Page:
800.765.8775

A patient’s story: Overcoming incontinence after prostate surgery

Sarah McIlvaine
Author | Shield HealthCare
05/24/16  11:04 AM PST
incontinence after prostate surgery

This article from the Harvard Prostate Knowledge website tells a very common story: prostate cancer, prostate surgery, leading to unanticipated levels of lasting incontinence. If you are experiencing incontinence after prostate surgery, this is a very comprehensive interview of a man who tried all the options before finding a solution that worked for him.  For the full story, click the link that follows.


 

Christopher Miller* is a real estate agent who is married and has two sons. About five years ago, at age 56, Mr. Miller was diagnosed with prostate cancer. After a great deal of research and consultations with five doctors, Mr. Miller decided to have a radical prostatectomy. [*Editor’s note: The name of this patient and certain biographical details have been changed to preserve his privacy. All medical details are as he reported them.]

Although he considers the operation a success, in that it has apparently eradicated the cancer, Mr. Miller struggled for almost two years to overcome persistent urinary incontinence. For much of that time, he felt ill-served by the medical community. The story of how he eventually overcame this problem may be helpful to other men in the same situation.

“What sort of problems were you experiencing?”

“I had no problem at night, and I think for most people that’s the case. But when I got up, I was going through anywhere from four to five pads a day. I used a high-absorbency pad that tied around my hips on both sides, and I’d change it throughout the day. I tried doing Kegel exercises, to control the flow, but nothing worked. I was in trouble. I’m an active person. It was embarrassing, and it was the last thing I wanted to deal with. “

Kegel exercises

The strength and proper action of your pelvic floor muscles are important in maintaining continence. Here’s how to do basic pelvic muscle exercises, named for Arnold Kegel, the physician who first developed them:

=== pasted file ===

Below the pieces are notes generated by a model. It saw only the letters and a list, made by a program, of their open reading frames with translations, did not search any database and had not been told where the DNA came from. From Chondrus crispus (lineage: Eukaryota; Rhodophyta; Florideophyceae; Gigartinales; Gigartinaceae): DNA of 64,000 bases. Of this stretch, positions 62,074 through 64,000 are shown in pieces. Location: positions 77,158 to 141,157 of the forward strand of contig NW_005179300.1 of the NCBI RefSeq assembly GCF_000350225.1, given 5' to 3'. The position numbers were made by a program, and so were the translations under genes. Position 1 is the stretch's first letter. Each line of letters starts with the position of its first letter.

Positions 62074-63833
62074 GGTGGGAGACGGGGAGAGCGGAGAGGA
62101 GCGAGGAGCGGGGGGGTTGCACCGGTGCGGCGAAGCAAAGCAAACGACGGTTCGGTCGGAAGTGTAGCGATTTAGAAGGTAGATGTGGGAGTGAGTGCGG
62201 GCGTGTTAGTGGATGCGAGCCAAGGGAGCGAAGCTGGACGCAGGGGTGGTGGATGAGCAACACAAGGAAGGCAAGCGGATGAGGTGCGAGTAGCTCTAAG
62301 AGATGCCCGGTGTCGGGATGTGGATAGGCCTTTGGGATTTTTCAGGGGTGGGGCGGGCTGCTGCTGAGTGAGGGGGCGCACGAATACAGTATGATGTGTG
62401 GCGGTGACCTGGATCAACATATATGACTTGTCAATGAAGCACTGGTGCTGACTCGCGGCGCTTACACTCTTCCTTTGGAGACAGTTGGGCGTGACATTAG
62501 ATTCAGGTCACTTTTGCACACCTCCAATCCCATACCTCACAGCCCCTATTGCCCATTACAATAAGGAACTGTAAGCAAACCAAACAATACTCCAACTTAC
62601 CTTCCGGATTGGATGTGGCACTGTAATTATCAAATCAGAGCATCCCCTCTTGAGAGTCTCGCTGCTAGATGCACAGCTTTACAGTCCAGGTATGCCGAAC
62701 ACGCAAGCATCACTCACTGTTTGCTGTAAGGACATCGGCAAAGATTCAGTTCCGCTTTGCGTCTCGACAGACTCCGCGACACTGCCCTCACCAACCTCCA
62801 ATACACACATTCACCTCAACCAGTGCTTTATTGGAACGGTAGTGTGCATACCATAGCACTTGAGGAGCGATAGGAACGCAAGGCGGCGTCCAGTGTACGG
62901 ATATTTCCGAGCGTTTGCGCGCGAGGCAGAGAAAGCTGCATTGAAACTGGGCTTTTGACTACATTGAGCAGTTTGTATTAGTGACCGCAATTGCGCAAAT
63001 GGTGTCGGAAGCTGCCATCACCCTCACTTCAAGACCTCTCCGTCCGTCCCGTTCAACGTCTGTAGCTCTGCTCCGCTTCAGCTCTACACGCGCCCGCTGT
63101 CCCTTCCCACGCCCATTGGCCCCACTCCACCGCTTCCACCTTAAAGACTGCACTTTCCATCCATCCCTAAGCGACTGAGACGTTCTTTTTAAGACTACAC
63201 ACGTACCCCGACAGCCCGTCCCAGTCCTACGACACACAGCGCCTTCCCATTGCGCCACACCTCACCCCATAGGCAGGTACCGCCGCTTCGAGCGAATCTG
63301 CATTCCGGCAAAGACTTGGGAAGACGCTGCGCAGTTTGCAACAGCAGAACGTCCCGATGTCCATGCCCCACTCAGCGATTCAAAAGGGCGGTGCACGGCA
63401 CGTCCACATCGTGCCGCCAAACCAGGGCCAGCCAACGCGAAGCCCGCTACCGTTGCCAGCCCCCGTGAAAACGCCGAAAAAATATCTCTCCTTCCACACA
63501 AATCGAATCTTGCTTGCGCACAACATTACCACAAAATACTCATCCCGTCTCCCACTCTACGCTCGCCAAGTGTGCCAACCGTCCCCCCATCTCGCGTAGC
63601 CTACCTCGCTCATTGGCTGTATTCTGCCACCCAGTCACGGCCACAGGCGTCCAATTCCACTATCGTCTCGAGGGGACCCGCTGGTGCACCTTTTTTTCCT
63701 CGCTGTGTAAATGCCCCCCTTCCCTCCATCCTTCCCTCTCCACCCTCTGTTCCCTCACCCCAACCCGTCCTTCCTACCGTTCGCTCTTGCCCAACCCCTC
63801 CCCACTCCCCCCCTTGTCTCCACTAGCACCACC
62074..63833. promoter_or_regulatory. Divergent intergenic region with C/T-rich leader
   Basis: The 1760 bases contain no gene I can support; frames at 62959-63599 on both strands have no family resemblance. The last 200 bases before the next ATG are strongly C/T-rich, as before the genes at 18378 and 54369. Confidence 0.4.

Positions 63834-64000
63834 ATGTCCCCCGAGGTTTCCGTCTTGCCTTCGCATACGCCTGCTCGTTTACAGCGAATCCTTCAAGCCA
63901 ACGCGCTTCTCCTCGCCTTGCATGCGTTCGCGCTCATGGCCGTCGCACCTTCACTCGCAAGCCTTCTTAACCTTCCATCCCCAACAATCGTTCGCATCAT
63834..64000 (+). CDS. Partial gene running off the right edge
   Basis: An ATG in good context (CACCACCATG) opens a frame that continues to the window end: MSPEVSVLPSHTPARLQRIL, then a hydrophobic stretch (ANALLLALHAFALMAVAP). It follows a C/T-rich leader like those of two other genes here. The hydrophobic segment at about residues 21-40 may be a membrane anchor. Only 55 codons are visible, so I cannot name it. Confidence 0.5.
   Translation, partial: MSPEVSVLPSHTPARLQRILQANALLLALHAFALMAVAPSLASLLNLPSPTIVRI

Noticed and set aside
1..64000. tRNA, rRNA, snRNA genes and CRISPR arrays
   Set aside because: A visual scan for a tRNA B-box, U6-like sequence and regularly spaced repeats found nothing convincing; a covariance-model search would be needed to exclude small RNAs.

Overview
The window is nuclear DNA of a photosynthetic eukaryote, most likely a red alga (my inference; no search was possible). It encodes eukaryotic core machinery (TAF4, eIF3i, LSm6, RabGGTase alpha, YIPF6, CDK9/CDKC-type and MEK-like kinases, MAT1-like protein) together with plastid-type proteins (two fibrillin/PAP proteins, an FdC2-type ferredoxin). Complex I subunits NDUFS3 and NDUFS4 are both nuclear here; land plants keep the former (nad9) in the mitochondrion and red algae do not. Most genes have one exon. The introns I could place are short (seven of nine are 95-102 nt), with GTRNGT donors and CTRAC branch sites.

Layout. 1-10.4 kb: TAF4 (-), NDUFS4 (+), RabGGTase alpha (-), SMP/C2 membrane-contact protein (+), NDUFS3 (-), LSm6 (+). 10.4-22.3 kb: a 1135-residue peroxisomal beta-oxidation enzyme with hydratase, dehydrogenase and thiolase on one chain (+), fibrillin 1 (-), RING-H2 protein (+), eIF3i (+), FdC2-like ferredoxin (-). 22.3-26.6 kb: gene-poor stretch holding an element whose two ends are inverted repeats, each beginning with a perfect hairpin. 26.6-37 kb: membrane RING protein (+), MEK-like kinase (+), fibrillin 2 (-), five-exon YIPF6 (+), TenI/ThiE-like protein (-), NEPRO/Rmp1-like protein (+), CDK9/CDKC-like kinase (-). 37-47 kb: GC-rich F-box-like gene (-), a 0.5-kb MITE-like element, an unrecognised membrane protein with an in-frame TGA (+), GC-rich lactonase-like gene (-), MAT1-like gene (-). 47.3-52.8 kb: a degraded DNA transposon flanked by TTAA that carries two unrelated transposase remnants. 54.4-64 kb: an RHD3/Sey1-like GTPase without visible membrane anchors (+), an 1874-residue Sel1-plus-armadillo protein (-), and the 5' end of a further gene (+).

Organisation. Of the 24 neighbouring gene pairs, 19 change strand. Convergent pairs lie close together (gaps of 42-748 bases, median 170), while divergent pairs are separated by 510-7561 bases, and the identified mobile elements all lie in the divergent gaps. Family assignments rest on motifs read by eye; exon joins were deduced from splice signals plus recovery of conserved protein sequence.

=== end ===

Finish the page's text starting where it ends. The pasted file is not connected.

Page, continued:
1. Pretend you are trying to avoid passing gas. You will feel a contraction more in the back than the front, like you are pulling the anal area in.
  2. Practice both short contractions and releases and longer ones (gradually increasing the strength of the contraction and holding it at your maximum for up to 10 seconds).
  3. Repeat multiple times, several times a day.

“Was impotence an issue?”

“Forget about sex! That was the last thing on my mind during this period. I knew I had to deal with the incontinence issue first.”

“So what did you do?”

“After about a year of waiting for this to get better, I consulted with another surgeon. He recommended a sling procedure. I decided I would try this to see if it would make a difference. That was my second mistake. It was a very difficult operation, more difficult than the radical prostatectomy. [For an explanation of the surgical options, see Table 2.]

Did the second operation alleviate your incontinence?

No, everything was basically the same. That was a disappointment. After I told a friend about all my mishaps, he suggested I ask about having an artificial sphincter inserted. He’d heard it was very successful. I did consult one surgeon about it, but he hadn’t done many of these operations.”

“So I was at a dinner, about a year and a half after I first developed incontinence, and I was talking to a woman whose husband was a prostate surgeon who had passed away. And I told her about my dilemma. She gave me the name and number of one of her husband’s colleagues, and told me to use her name when I called him. So I did.”

“When I met with him, he explained the artificial sphincter procedure to me and my wife. I was immediately comfortable with him. He performed the operation. And I must say it has changed my whole life for the better. I still wear a very tiny pad, just in case there’s a leak when I bend a certain way, or lift something, just for protection more than anything else. And I’m very happy with it.”

 


Men: Don’t Let Incontinence Slow You Down

 

Getting Started With Male External Catheters

 

Source: A patient’s story: Overcoming incontinence – Harvard Prostate Knowledge – Harvard Health Publications

 

Comments

Post Comment